We then proceed to the funerary temple of Queen Hatshepsut -- the first woman to rule as pharaoh! We have a tour of this impressive complex, discovered in the mid-19th century and still under restoration.

After our tour we return by minibus through the countryside back to the river and the East Bank.

Tonight you may choose to visit the Sound and Light show at Karnak Temple (optional).

Overnight in Luxor.
Meal plan: breakfast,dinner

Day 19 Luxor: Karnak Temple
This morning we visit one of the most fantastic archaeological sites in the world: Karnak Temple.

Karnak was built, added to, dismantled, restored, enlarged and decorated during its colourful history of over 1,500 years. At certain points in Egyptian history, this temple was the most important in all of Egypt. When we arrive at the temple you will be awed by the grandeur of the tremendous pylon gateway and the Avenue of 1,000 Sphinxes that originally ran all the way to the Nile and Luxor Temple! We will have a guided tour of the complex, massive by any standard.

During free time this afternoon, we suggest a visit to the excellent Luxor Museum.

Overnight in Luxor.
Meal plan: breakfast,dinner

Day 20 Luxor - Cairo: Archaeological Museum & Islamic Cairo
Today we fly back to Cairo.

On arrival we proceed to the famous Museum of Egyptian Antiquities where we see some of Egypt's most beloved treasures. Among the 100,000 pieces housed on the museum's two floors is the famous exhibit of Tutankhamun whose tomb was discovered by Howard Carter in 1922. The tomb and treasures of this young Pharaoh, modest by Pharaonic Egyptian standards, is perhaps the best preserved of the discovered tombs. We also see archaeological relics from the Old Kingdom, Middle Kingdom, New Kingdom and Greco-Roman periods. Our tour today is fully guided by our English-speaking guide. We also allow some time for you to explore the treasures on your own (Mummies Room: LE 40 or approx US $7 extra fee).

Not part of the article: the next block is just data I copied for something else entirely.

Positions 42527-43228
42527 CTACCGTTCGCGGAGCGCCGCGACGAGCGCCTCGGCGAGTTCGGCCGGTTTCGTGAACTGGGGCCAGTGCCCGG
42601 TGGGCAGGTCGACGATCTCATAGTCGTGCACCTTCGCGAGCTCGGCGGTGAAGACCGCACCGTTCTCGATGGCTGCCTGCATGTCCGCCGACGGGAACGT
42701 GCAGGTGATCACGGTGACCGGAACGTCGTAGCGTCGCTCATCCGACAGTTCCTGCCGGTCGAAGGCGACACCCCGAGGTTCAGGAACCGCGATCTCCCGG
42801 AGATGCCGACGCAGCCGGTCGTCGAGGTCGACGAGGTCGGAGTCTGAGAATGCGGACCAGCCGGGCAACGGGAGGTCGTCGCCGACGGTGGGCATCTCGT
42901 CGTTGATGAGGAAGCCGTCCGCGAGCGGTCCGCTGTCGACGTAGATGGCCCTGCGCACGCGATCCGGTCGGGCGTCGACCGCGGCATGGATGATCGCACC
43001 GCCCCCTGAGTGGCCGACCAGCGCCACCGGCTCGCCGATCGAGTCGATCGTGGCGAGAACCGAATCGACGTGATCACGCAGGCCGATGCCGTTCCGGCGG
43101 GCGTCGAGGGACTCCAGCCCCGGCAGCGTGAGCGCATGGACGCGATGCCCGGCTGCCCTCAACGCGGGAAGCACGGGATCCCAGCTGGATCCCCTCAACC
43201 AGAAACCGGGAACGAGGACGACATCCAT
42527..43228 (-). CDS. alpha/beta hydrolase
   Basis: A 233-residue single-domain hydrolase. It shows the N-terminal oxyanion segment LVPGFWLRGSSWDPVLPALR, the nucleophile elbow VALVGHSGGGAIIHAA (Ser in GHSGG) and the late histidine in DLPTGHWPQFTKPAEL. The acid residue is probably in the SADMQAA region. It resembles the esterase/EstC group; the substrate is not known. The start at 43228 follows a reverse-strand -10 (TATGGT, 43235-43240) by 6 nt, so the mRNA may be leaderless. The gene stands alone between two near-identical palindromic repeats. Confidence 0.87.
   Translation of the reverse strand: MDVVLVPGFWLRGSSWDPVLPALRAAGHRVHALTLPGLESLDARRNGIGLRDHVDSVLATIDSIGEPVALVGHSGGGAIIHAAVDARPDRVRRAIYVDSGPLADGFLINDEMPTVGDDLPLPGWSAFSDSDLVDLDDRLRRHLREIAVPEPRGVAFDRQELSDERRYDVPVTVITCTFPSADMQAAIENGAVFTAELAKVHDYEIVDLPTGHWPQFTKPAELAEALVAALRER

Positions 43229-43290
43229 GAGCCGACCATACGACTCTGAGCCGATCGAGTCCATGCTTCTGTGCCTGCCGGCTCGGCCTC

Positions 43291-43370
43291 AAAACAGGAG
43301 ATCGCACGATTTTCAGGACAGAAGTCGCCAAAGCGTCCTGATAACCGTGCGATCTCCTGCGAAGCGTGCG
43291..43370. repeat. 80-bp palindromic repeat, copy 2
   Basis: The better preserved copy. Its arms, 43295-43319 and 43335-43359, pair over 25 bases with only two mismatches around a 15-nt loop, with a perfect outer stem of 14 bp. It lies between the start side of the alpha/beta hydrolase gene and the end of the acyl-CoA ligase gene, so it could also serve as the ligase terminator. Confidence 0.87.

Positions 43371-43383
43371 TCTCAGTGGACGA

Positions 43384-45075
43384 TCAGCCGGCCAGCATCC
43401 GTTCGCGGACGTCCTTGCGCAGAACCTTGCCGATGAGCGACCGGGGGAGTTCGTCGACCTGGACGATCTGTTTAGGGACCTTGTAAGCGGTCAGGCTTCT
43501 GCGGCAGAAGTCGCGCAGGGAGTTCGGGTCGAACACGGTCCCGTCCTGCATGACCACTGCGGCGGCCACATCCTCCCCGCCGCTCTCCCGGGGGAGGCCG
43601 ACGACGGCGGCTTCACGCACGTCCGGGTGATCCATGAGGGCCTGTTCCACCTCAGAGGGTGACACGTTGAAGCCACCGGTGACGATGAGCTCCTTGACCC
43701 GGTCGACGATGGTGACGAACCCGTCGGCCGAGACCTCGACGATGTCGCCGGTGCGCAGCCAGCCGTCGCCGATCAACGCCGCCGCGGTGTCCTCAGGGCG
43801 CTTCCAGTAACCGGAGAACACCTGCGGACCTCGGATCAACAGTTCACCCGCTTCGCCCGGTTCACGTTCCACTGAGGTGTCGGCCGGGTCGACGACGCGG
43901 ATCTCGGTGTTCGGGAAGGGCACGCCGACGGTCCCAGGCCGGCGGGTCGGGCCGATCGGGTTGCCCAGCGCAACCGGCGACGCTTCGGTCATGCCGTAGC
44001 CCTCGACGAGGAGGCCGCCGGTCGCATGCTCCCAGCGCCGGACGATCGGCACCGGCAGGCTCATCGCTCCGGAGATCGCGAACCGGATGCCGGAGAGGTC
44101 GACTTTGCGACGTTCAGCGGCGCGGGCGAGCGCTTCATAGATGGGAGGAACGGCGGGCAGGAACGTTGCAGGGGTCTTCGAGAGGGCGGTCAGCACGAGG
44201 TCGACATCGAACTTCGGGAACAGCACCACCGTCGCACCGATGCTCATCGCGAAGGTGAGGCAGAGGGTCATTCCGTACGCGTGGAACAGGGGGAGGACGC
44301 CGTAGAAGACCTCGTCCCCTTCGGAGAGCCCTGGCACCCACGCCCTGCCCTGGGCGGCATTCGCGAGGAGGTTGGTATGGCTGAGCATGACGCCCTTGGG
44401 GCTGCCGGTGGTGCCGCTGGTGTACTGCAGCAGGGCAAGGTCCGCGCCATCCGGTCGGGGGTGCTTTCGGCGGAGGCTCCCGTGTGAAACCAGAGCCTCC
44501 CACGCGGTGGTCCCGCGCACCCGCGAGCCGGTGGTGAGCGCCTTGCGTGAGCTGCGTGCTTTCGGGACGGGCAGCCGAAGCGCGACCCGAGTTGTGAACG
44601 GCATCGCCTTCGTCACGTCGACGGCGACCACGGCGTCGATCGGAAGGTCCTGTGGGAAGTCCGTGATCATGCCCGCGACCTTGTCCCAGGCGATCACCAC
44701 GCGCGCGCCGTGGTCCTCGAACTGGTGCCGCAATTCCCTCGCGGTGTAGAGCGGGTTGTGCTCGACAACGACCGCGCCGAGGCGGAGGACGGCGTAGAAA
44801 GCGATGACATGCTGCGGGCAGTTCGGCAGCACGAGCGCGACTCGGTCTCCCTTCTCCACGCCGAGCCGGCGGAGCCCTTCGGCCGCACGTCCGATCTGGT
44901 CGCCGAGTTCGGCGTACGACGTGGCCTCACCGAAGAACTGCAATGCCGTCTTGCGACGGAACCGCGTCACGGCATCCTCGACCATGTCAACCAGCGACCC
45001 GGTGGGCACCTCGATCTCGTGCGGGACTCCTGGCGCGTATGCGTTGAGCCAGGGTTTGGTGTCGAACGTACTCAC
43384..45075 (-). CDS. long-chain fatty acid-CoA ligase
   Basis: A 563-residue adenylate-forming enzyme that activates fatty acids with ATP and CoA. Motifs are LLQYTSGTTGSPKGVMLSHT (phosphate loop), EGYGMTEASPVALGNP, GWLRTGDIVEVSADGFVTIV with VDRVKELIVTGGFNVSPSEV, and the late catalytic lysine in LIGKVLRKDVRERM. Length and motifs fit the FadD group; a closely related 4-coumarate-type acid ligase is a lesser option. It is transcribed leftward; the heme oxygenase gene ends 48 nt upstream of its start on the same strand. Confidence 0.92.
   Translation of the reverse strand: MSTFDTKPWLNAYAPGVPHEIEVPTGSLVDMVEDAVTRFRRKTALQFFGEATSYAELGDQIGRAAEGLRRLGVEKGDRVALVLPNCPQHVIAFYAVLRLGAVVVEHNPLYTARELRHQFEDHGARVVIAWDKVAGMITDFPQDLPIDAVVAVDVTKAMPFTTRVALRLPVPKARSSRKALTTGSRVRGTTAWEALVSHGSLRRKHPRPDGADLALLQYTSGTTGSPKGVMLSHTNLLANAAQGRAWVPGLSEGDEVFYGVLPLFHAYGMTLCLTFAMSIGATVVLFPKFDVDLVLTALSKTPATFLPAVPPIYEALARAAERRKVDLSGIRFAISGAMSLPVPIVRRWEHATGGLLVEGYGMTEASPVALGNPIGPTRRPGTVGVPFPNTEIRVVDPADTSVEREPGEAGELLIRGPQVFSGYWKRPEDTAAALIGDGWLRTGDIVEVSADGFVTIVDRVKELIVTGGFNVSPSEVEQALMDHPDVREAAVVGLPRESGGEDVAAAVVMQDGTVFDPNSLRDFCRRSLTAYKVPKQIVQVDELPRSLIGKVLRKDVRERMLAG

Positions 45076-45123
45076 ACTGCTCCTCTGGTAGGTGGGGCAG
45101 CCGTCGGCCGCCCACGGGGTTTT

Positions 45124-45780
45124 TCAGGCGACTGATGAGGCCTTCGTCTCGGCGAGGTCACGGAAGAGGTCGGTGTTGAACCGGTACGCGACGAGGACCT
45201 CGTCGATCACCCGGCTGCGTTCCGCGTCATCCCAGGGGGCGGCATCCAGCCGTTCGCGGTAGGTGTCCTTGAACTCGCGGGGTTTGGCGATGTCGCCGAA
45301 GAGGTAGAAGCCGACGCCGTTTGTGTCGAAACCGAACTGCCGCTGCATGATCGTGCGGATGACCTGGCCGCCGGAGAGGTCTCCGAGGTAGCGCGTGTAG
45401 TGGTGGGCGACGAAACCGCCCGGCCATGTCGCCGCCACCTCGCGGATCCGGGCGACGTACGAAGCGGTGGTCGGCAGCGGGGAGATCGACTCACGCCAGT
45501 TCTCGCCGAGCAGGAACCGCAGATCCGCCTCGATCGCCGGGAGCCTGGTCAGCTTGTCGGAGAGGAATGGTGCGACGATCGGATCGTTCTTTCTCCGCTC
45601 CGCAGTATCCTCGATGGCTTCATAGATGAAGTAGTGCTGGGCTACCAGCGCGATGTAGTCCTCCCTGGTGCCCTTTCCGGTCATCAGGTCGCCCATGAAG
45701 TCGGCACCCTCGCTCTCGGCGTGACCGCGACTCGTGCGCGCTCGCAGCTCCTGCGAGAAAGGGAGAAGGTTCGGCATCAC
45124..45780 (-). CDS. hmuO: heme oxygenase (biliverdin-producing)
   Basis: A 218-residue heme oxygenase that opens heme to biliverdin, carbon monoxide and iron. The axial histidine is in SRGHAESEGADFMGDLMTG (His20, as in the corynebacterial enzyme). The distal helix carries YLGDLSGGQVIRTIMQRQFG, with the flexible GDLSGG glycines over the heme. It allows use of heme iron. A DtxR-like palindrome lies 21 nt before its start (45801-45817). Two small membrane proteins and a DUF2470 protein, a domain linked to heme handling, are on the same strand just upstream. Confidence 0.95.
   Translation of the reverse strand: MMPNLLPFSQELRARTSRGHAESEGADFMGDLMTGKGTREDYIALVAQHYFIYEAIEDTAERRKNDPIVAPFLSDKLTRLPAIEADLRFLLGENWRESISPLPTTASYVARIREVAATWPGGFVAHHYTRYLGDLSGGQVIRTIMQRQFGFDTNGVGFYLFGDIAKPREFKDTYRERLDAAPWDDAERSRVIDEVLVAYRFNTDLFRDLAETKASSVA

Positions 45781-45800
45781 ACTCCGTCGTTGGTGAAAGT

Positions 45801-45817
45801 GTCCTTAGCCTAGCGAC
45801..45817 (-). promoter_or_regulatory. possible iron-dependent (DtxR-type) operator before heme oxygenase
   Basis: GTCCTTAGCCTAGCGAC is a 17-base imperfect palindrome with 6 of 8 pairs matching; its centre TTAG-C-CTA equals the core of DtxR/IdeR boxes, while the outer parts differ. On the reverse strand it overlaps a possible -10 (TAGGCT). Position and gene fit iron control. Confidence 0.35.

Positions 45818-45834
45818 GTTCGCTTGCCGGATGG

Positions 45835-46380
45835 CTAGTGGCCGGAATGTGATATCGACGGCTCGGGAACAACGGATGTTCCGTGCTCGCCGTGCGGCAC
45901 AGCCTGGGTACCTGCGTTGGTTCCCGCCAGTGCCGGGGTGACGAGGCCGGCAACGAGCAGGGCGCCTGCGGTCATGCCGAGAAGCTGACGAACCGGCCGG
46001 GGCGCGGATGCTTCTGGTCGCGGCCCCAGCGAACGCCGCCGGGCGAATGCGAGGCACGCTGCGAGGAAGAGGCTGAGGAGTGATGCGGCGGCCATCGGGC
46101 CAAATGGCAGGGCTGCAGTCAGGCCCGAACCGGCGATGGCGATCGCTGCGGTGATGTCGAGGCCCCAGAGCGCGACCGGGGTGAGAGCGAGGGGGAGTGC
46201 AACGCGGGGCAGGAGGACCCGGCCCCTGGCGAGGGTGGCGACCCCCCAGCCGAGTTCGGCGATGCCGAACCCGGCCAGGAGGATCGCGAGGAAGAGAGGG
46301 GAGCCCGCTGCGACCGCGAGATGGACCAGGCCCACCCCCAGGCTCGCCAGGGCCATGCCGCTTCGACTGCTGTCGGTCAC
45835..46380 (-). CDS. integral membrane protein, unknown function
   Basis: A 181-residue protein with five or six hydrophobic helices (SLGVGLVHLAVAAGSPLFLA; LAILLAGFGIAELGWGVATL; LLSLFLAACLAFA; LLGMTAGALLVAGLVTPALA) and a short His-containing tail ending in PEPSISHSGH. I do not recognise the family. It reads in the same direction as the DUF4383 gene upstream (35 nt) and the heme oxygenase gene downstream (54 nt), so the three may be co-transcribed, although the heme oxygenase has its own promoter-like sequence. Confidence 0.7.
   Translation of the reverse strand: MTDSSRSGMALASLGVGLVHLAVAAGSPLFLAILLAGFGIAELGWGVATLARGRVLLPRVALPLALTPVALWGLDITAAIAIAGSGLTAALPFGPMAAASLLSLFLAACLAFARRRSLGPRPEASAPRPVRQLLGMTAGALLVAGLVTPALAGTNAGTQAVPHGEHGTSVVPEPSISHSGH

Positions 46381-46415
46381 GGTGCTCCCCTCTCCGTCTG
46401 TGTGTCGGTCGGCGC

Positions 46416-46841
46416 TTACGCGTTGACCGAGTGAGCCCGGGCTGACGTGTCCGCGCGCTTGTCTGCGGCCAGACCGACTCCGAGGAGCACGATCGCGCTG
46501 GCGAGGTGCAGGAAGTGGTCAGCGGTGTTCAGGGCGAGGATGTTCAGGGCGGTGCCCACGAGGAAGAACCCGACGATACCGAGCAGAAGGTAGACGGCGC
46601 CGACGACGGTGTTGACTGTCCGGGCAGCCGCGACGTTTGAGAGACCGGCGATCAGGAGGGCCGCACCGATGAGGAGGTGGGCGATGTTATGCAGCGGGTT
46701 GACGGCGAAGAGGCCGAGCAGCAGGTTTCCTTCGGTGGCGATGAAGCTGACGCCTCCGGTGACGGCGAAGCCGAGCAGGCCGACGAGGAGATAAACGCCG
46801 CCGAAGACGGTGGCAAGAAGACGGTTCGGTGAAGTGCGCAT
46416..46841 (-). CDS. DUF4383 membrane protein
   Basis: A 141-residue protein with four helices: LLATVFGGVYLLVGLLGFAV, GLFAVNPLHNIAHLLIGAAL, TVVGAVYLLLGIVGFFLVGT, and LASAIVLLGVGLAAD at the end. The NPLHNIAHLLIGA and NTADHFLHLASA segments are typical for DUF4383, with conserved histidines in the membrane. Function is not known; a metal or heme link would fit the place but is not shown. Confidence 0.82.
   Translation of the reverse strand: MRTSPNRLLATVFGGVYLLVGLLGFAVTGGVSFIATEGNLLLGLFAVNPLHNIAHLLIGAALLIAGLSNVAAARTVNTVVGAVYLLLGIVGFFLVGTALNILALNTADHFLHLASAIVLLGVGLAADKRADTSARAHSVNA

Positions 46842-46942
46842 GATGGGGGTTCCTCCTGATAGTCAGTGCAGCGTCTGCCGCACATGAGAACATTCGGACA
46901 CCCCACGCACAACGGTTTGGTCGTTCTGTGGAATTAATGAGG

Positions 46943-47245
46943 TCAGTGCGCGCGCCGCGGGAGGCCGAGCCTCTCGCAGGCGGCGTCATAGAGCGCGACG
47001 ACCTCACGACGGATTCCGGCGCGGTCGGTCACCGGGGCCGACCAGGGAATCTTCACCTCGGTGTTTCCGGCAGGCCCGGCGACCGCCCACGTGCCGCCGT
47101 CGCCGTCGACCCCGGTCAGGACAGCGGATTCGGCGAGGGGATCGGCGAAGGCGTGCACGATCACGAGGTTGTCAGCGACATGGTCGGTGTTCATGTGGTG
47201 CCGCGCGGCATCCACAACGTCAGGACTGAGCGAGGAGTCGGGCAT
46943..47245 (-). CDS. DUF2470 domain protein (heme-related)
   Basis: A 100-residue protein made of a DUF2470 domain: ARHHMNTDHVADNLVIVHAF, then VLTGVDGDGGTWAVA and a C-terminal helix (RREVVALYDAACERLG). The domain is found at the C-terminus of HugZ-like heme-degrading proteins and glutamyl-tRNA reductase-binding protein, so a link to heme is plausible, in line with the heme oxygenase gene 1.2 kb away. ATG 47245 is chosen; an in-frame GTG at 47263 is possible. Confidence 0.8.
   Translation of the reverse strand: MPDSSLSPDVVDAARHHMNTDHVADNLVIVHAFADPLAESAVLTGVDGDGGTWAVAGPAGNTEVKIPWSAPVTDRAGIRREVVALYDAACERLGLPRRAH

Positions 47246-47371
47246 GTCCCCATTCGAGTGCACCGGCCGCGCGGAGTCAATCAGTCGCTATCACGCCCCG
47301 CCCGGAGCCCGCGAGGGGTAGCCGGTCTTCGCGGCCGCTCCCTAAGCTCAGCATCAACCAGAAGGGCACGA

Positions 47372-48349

We then proceed to Islamic Cairo where we will tour the Citadel, begun by Saladin in the 12th century. Today the Citadel's buildings are mainly from the Ottoman period, and are truly grand. From the Citadel, actually a complex of three mosques and four museums, we enjoy an amazing view of Cairo spread beneath the hilltop. Here we will see the fabulous Mosque of Mohammed Ali, also known as the "Alabaster Mosque."

Overnight in Cairo.
Meal plan: breakfast,dinner

Day 21 Cairo: Coptic Cairo & Khan el Khalili
On arrival we will drive through the neat, tree-lined streets of the Garden City area to Coptic Cairo, the centre of Christianity in Cairo. We will walk the cobblestone streets and stop at a few of the churches, including that of Saint Sergius, presumed to be the spot where the Holy Family lived during their flight into Egypt. The present building dates from the 11th century. As we stroll along we will come to the recently restored Synagogue of Ben Ezra, the oldest Jewish synagogue in Egypt. Despite the 45 Jewish families that remain in Cairo, the synagogue is no longer
operational.

We then make a stop at the Khan el Khalili Bazaar, one of the most interesting bazaars, not only in Egypt, but also in the whole Middle East. It is famous for its unusual, typically oriental souvenirs, and handmade crafts. The atmosphere of this traditional market, together with the labyrinthine layout of the streets, gives visitors a glimpse into what medieval markets once were like.

Overnight in Cairo.
Meal plan: breakfast,dinner

Day 22 Departure
Departure from Cairo.

RHLAH S'IDAH !
Meal plan: breakfast